So far this has been the 10thcoldest start ever for December and although we will warm back close to normal over the weekend, more cold is on the way.
We will see temperatures hang in the 30s again today as most areas are getting off to a very cold start with many locations this morning. We will start to see a gradual warm-up tomorrow, and by Saturday we may actually crack 50 again. At the same time, a strong storm system will form in the Tennessee Valley and quickly strengthen as upper level energy dives in and carves out a monster trough over the eastern US. This storm could have a surface pressure in the mid 980s and will be a very strong storm. Model data is nearly unanimous in showing this storm either lifting up the NC piedmont or moving west of the area up the Appalachian Mountains. I am not concerned at the moment for any p-type issues as the precipitation begins; I think we will all start as rain. The track of the low and the strength of the low does however make me worry about the possibility of severe storms especially over the eastern sections of the state. The atmosphere will be very dynamic and if we get enough low level instability, severe storms and tornadoes could be a problem Sunday over coastal sections.
We will also see very strong winds with this storm as the pressure gradient becomes very intense. There will be a very strong push of cold, arctic air behind the storm Sunday evening and temperatures will fall very quickly once the front pushes through. Snow will likely kick up by Sunday evening in the NC Mountains and we could see a prolonged northwest flow snow event for those areas. There is a small chance that the precip could end as snow east of the mountains Sunday evening and night, but it would be very inconsequential and as of now is not likely.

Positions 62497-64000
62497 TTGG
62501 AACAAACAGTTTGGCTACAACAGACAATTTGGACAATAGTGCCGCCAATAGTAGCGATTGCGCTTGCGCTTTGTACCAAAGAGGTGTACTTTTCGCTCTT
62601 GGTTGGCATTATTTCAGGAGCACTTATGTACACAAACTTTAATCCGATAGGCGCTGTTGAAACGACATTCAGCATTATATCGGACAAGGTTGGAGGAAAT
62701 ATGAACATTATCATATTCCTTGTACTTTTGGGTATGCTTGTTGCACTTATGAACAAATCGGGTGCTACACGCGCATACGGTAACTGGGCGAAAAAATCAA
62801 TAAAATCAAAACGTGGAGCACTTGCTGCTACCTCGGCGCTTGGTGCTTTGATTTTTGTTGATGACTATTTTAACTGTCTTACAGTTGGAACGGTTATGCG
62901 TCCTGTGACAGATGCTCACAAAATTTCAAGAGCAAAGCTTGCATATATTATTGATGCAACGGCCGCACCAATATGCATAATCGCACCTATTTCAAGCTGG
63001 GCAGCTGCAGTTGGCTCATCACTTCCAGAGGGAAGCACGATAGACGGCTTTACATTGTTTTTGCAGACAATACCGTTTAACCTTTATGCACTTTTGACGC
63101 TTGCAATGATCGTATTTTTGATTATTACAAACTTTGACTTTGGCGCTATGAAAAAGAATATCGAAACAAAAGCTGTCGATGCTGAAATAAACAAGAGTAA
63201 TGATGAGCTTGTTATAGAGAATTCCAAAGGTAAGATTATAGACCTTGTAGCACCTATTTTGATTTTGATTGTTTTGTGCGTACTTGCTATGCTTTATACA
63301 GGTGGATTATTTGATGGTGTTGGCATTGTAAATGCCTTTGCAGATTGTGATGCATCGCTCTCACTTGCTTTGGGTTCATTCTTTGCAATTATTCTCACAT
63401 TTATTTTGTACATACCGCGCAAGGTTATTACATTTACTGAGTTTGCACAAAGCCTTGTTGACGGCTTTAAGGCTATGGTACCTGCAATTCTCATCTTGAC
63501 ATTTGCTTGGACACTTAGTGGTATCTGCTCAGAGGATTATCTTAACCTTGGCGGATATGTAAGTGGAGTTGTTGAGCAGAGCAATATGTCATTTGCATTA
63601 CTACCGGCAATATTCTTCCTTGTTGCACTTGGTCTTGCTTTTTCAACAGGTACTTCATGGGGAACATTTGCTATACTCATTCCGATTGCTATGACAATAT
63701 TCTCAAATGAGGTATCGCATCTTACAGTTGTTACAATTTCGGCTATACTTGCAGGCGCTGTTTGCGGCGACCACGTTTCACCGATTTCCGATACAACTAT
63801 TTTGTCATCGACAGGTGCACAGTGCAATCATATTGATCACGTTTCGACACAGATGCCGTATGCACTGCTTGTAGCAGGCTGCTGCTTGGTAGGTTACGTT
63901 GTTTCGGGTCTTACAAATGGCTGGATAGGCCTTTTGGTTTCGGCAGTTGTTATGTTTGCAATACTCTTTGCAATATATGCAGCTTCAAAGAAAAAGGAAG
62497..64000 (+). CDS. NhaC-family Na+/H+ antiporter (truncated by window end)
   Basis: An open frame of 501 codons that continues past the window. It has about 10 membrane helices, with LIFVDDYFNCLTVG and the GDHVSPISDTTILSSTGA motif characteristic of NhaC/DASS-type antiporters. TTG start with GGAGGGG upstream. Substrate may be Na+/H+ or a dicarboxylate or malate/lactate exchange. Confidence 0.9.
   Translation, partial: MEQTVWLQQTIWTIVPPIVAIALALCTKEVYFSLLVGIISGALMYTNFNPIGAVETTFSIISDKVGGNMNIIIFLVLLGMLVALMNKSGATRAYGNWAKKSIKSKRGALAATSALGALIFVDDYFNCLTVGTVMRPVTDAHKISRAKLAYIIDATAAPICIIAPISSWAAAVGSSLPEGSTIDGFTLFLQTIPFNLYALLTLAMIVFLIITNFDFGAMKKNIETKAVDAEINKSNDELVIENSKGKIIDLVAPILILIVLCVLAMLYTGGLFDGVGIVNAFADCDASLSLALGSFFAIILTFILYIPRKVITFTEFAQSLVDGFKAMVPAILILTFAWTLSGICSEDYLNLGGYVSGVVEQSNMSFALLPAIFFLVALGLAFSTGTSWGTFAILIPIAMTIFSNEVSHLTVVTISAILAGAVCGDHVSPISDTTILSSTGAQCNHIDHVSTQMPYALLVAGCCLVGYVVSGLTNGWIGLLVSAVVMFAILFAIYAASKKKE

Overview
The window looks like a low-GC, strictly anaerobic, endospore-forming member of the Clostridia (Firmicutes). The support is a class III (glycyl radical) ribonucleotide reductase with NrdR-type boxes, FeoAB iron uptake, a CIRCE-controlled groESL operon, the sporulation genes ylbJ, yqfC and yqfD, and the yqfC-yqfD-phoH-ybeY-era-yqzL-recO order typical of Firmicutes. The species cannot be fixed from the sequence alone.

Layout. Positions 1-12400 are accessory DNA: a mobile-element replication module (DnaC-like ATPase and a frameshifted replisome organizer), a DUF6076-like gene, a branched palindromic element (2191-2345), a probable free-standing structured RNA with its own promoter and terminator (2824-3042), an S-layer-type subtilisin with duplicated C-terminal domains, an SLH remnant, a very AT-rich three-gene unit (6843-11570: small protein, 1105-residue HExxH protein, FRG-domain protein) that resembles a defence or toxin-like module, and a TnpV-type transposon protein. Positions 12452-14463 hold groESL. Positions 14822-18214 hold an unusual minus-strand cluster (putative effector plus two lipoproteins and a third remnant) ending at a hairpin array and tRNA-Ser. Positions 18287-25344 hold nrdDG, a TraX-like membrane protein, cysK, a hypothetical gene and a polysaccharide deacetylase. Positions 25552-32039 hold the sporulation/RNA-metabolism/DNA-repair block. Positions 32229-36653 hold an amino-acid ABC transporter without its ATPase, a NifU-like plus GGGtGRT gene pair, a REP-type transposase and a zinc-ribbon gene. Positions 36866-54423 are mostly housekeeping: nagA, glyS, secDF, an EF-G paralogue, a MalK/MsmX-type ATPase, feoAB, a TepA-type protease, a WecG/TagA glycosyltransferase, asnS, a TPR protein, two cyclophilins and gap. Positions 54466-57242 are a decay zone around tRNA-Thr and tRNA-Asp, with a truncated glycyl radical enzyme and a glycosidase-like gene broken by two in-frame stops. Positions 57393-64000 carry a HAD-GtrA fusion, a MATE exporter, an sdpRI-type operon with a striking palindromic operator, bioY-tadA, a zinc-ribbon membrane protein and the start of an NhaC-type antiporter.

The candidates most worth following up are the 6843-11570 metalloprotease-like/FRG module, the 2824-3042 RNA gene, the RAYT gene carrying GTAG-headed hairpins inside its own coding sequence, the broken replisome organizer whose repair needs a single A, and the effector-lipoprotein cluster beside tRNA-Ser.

Very cold air will blast in and Monday will likely see our high occur at midnight and it will struggle to get out of the 20s for most areas on Monday with a cold, strong blustery northwest wind all day. The very cold weather will stick around through mid-week before we see some moderation later in the week. As of now it looks to be a dry week, but I am watching for any indication of an overrunning setup for next weekend. The 6z GFS and ECMWF hint at this by day 10.
The overall weather pattern will feature a strong 500mb low over New England, a strong west-based –NAO block over Greenland, and a very strong –AO, as the hemispheric weather pattern becomes very disturbed and amplified, which is not very typical for a strong La Nina winter. When you get a very strong –AO, you want to see where the coldest air in the world goes and it looks like initially it may go to Europe. It will likely be colder than normal in a good part of the US in the 11-15 day period, particularly the mid-Atlantic and southeast, but major arctic cold may stay at bay. However, there are plenty of warning signs showing up including a 1055-1060mb high shown by the models in far northern Canada. All and all it looks like temperatures will be colder than normal through the whole month of December.